After a few days of flatish riding I finally caught my first glimpses of the Andean foothills and was struck by that shiver of excitement reserved for special occasions. The trip was about to embark on a whole new chapter; tropical lowlands would be traded for the chilly heights of the Andean mountains; my home for the next few months. And having recently exhausted my supply of DEET, it frankly couldn’t have come at a better time.
My Andean initiation began with a near-continuous 70km climb, not something you see too often in the UK or even continental Europe for that matter. But as a cyclist who’s only veritable attribute is his climbing ability, I was strangely relishing the chance to pit myself against it. Things started well and I was soon in ‘the zone’, pedaling away in my own little world and cracking out a steady tempo to a soundtrack of Drum and Bass. As time passed the temperature dropped to more manageable levels and each view became even more breathtaking than the last. By around halfway however, I was abruptly brought out of ‘the zone’ by a sudden urge to empty my bowels (for lack of a more polite word). This effectively signaled the beginning of the end, with the remainder of the climb punctuated by frequent dashes to the bushes, all the while trying to determine what was responsible for this unfortunate situation. I generally take comfort in having something to pin the blame on, but having recently consumed innumerous suspect looking items of street food, exposing the culprit was a fairly futile endeavor.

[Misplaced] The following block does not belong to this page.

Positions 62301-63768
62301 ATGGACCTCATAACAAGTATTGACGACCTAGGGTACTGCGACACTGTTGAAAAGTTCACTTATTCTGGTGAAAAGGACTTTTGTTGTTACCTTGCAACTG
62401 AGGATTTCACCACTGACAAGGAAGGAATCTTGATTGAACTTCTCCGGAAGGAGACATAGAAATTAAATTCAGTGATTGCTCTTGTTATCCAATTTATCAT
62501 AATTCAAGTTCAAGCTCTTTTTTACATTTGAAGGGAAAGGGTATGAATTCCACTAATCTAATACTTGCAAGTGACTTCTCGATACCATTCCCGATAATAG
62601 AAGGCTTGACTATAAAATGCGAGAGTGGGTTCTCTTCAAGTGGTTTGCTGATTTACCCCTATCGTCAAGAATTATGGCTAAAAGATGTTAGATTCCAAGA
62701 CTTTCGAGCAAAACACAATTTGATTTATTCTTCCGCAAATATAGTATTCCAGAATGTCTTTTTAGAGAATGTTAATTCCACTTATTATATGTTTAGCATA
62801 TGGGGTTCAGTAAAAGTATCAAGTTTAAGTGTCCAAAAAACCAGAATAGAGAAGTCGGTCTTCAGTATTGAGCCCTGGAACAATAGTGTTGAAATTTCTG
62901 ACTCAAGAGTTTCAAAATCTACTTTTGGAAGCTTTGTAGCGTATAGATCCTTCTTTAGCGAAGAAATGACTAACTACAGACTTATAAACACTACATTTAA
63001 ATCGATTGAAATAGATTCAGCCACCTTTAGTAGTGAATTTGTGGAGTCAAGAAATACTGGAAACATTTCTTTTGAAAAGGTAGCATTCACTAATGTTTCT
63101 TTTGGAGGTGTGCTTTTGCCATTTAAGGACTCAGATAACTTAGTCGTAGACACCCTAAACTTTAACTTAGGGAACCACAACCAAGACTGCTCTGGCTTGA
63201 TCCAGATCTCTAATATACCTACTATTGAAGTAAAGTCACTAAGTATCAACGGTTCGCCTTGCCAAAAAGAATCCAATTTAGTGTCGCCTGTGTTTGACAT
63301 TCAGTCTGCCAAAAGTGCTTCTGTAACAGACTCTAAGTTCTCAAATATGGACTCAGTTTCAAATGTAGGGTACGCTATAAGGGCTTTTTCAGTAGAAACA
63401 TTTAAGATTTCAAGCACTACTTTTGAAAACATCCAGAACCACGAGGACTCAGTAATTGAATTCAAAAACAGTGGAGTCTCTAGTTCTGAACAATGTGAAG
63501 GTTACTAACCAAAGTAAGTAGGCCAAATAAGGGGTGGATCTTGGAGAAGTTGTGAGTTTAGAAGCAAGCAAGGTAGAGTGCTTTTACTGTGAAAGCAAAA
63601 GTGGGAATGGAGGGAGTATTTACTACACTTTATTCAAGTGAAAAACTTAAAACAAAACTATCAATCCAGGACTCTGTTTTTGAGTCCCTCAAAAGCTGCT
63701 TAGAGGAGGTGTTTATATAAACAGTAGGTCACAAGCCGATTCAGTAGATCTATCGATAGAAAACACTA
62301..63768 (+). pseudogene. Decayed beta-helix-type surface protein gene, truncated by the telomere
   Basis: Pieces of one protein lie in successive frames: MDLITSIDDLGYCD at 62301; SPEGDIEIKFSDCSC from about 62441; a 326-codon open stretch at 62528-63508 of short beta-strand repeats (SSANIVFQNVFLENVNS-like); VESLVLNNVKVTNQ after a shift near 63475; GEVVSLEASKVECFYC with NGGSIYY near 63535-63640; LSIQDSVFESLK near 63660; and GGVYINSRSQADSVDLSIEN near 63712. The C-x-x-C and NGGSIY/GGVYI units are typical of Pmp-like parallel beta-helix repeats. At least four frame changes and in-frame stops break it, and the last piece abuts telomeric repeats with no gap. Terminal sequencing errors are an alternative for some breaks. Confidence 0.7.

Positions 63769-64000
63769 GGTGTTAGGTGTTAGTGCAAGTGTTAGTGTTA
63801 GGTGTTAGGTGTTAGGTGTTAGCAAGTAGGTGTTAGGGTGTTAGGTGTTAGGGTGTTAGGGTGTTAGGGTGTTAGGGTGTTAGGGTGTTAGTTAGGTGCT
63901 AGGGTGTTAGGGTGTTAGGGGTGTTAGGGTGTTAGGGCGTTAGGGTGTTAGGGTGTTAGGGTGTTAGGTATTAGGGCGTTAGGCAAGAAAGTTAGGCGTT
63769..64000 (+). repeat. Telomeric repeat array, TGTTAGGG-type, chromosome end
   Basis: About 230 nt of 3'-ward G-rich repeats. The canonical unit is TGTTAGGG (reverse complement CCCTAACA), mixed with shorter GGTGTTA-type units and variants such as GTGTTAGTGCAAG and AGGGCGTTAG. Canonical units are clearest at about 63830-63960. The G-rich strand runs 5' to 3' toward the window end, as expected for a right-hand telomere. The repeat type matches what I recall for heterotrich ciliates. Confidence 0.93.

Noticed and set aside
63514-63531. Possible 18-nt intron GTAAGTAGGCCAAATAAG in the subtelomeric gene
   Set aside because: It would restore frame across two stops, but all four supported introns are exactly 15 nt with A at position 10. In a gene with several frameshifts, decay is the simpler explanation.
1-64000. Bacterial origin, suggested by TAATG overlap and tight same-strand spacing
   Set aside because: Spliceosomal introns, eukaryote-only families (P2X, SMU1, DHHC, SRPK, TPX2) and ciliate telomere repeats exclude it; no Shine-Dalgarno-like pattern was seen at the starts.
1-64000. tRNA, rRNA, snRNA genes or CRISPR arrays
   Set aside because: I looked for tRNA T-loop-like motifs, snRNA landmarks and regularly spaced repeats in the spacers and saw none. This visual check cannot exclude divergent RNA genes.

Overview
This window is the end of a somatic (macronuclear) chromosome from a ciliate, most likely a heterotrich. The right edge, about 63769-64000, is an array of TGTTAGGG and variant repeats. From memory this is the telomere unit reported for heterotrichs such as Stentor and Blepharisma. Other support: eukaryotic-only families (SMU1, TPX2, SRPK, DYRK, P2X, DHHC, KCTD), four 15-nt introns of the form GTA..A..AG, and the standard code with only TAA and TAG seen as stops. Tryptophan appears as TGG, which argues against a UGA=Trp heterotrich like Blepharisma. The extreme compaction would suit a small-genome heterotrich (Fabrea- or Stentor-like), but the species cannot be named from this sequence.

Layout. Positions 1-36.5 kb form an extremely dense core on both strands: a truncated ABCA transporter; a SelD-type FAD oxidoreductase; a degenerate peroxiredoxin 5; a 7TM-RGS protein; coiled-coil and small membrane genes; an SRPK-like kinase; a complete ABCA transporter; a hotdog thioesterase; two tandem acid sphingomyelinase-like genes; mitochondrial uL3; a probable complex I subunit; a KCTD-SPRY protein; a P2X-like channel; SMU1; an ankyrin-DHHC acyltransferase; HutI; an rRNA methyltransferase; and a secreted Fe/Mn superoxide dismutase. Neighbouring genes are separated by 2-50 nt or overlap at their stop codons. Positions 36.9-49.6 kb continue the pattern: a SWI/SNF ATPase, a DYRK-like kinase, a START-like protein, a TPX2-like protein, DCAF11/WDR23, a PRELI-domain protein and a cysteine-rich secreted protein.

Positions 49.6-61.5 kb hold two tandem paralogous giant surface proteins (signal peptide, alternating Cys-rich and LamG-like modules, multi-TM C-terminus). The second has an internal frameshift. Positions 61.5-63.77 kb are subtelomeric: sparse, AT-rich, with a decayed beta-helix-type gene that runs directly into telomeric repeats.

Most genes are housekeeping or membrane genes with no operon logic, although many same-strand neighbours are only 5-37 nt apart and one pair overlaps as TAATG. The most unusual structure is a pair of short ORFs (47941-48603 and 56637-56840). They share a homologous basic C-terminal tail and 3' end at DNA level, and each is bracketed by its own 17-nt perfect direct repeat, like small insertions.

Following a day laid up in a $5 hotel room, I’d recovered enough for the final push to Medellin and took a great route through what could be mistaken for classic English countryside (or maybe I’m just forgetting what England looks like). Nine hours of hilly riding were concluded with a stunning decent into the valley where the sprawling city of Medellin lies. Rather shockingly, as recently as the 90’s this was considered the most dangerous city in the world, due in no small part to drug baron Pablo Escobar, who basically ran the place. Things have come a long way since then though and nowadays it makes for a fascinating city to explore, with a strong cycling heritage to boot.
For the past couple of days or so I’ve been ‘Couchsurfing’ in what is effectively a mansion, owned by a very friendly US/Colombian couple, Janine and Jorge. As an avid cycling enthusiast, Jorge has been filling me in on all the latest racing news, as well as taking me on the odd ride up in the mountains behind the house. A great guy and the only person I’ve ever met who cycles with a towel round his neck. I’ve also been tapping into the knowledge of some of his friends with regard to planning the next leg of trip; a possibly over-ambitious off road route through the Los Nevados National Park. Reaching almost 5000m elevation, this will be my first taste of high altitude riding and for the first time in the trip I’m genuinely not sure whether my plan is actually feasible. I’ll let you know in a couple of weeks….
For my final day into Medellin I left the ‘25’ at Santa Rosa and headed along more minor roads via Entrerrios and San Pedro. This is totally recommended if you can bear a bit more climbing: no trucks, great road (with only some very short gravel sections near the start) and an epic decent straight into the city avoiding the main highway.